WASHINGTON -- Today's health policy "summit" comes at a moment when, as happens with metronomic regularity, Washington is reverberating with lamentations about government being "broken." Such talk occurs only when the left's agenda is stalled. Do you remember mournful editorials and somber seminars about "dysfunctional" government when liberals defeated George W. Bush's Social Security reforms?
The summit's predictable failure will be a pretext for trying to ram health legislation through the Senate by misusing "reconciliation," which prevents filibusters. If the Senate parliamentarian rules, as he should, that most of the legislation is ineligible for enactment under reconciliation, the vice president, as Senate president, can overrule the parliamentarian. This has not happened since 1975, but liberals say desperate times require desperate measures.
Today's desperation? Democracy's majoritarian ethic is, liberals say, being violated by the filibuster that prevents their enacting health legislation opposed by an American majority.
Some liberals argue that the Constitution is unconstitutional, for two reasons, the first of which is a non sequitur: The Constitution empowers each chamber to "determine the rules of its proceedings." It requires five supermajorities (for ratifying treaties, endorsing constitutional amendments, overriding vetoes, expelling members and impeachment convictions). Therefore it does not permit requiring a sixth, to end filibusters.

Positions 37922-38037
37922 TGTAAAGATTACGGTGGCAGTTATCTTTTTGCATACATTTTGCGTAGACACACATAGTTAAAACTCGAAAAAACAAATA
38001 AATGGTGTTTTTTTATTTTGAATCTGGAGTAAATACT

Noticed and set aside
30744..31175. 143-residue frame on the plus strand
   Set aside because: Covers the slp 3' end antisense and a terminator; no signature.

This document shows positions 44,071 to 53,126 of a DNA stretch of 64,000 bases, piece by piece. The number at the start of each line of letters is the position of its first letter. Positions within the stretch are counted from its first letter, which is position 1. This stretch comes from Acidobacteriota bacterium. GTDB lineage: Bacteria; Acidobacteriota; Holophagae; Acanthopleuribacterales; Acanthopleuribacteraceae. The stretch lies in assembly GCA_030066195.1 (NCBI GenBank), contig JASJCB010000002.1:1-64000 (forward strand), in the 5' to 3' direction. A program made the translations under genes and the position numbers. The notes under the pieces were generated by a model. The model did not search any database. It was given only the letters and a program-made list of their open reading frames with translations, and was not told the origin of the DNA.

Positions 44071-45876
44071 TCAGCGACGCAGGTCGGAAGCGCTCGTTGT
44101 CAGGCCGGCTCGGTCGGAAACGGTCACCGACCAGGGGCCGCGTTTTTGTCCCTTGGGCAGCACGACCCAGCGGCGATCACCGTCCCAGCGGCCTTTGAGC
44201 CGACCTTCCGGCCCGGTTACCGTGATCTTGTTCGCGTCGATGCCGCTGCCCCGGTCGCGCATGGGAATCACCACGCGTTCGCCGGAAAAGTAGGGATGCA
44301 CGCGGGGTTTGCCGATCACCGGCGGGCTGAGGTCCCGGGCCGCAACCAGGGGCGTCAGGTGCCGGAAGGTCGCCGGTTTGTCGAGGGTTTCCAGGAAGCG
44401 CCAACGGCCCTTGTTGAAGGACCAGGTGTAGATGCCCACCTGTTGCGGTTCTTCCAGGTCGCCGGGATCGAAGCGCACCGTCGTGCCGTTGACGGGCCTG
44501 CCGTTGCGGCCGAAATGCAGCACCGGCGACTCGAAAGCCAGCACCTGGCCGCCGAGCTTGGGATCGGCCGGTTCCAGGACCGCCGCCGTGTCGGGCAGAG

The second reason filibusters are supposedly unconstitutional is that they exacerbate the Senate's flaw as "inherently unrepresentative." That is, the Founders -- who liberals evidently believe were dolts or knaves -- designed it to represent states rather than, as the House does, population.
Liberals fret: 41 senators from the 21 smallest states, with barely 10 percent of the population, could block a bill. But Matthew Franck of Radford University counters that if cloture were blocked by 41 senators from the 21 largest states, the 41 would represent 77.4 percent of the nation's population. Anyway, senators are never so tidily sorted, so consider today's health impasse: The 59 Democratic senators come from 36 states containing 74.9 percent of the population, while the 41 Republicans come from 27 states -- a majority -- containing 48.7 percent. (Thirteen states have senators from each party.)